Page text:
Developing a technical mastery model for powerlifting – Individualisation of the technical model

Once we have created our understanding of the movement we want to learn, teach and create mastery of the next stage is to take our understanding and to try and tear it up every time we apply it to someone we are working with.

Positivism v Falsification of hypothesis

The job of scientific inquiry or study is to try and disprove the hypothesis.  Trials and studies should be set up in such a way that they should be trying to actively disprove the hypothesis or “theory”.  In coaching or training, we should look to do the same when we are looking to implement new ideas, the disproval or active trialing of ideas and models is how you can actually individualize and find a model or technique that works for an individual.  If we just accrue knowledge our own self-selection bias will only lead to use backing up and validating the things we believe about the technique by dismissing out of hand the information that doesn’t back up our beliefs and by taking on wholesale the bit of information that agrees with how we see it.  This is known as post-positivism in the philosophy of science. 

Positivists believed that objectivity was a characteristic that resided in the individual scientist. Scientists are responsible for putting aside their biases and beliefs and seeing the world as it ‘really’ is. Post-positivists reject the idea that any individual can see the world perfectly as it really is.

We develop a mental representation of reality to allow us to develop and conceptualize our understanding of it.  Once that understanding has been created our job as a coach or athlete should then be to try and actively pry at it and pull it down with conflicting information and hypothesis.  By systematically pulling away at our understanding then what is left is going to be the useful aspects of our mental representation. What is pulled away and discarded is going to be that which couldn’t survive active scrutiny.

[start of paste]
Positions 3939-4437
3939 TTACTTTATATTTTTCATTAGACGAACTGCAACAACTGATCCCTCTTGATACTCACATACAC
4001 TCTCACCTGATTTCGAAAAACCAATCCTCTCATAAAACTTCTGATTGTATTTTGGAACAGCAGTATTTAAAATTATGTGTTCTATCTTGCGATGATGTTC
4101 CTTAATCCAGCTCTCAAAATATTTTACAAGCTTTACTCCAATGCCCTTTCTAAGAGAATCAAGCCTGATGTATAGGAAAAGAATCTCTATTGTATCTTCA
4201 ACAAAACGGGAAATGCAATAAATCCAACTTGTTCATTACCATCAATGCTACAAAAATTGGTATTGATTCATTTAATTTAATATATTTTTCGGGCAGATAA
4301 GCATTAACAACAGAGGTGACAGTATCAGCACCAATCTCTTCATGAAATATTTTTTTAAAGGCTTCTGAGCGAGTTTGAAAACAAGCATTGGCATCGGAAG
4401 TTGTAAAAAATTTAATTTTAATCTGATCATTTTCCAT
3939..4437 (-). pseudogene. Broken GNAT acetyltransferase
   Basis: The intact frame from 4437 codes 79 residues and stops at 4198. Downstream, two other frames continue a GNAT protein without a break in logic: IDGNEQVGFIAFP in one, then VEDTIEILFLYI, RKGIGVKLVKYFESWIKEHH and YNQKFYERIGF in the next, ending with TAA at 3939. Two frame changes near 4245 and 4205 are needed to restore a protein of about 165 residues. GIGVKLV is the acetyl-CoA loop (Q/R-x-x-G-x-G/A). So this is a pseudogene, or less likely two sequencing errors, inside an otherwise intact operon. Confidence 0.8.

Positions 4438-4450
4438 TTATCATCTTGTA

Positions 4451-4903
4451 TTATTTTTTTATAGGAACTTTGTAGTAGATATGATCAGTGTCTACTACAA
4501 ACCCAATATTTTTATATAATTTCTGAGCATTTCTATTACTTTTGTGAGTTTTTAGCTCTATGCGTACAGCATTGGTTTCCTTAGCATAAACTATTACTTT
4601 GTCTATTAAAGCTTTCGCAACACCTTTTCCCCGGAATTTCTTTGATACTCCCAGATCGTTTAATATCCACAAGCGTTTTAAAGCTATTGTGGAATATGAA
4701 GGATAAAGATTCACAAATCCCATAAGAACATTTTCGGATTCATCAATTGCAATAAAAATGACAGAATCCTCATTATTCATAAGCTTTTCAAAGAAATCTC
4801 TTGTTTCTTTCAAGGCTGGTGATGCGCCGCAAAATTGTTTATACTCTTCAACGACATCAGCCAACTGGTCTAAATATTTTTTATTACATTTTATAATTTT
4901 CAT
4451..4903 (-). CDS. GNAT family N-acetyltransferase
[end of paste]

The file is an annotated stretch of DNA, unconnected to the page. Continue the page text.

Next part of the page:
This is the only real way of achieving individualisation of technique with said individual.  If we try and only apply technical feedback by decree and exclude the input of the athlete or others then all we are doing is forcing what we believe to be true onto the person this isn’t coaching or individualisation it is preaching.

Using feedback to produce a more efficient technique

  • Internal feedback and rates of perceived exertion – the first and easiest way to determine the efficacy of a technical cue or change is to simply ask yourself or the person you are coaching how the cue makes the lift feel.  For some adaptations to technique, it might take some time for the change to click or to become part of their normal execution so if the answer isn’t instantly that feels better it still might be worth pursuing the technical adjustment.  This should be put down to a judgment from the athlete, coach, or both.
  • External feedback (Changes in kinematics and objective information) – viewing video footage or performing video analysis can help to give you some more objective feedback on the execution of the lift and to appraise any changes or cues you may be trialing out.  If you have access to bar speed metrics then you can use those to help inform your inferences an increase in bar velocity would indicate the lift was objectively easier so could help you to inform your decisions with more objective input.
  • Constant review and feedback – the final bit is to make sure the use of feedback both internal and external is a consistent process.  Getting better at something you can view as water eroding away at a rock.  It might take a long time before you notice any real change but after a long period of consistent work and friction, you can notice some pretty remarkable change.  

 Internal focus v External focus cueing and it’s effect on technique

Internal focus is determined by the athlete or participant focusing on the muscle doing the work such as focusing on the feeling the bicep during a preacher curl.  External focus means focusing on something beyond the body and example of which in the same context the feedback might be to think about driving your elbows into the padding of the preacher as hard as you can.

Adopting an External Focus significantly reduced variability of the barbell trajectory and centre of pressure (COP) in the anterior-posterior direction. Mean velocity of COP was also significantly lower for the EF. Our findings suggest that adopting an EF may lead to greater postural stability when performing heavily loaded barbell movements. – Alan Chan 2019 – https://ruor.uottawa.ca/handle/10393/38646

In the bodybuilding context, the mind-muscle connection is an example of internal focus and there are studies showing greater activation of the target muscle group when the subjects adopt a greater internal focus v an external focus.

The goal of strength sports however is to lift the most amount of weight not to activate the right sort of muscles.  Therefore we need to pay attention to the outcomes of our cueing and interventions.  It is preferable for a lifter to feel that the lift is easier or for the barbell to move faster with the same load as these outcomes are likely to have come from a greater ground reaction force which is the ultimate outcome we want in a strength sport like powerlifting.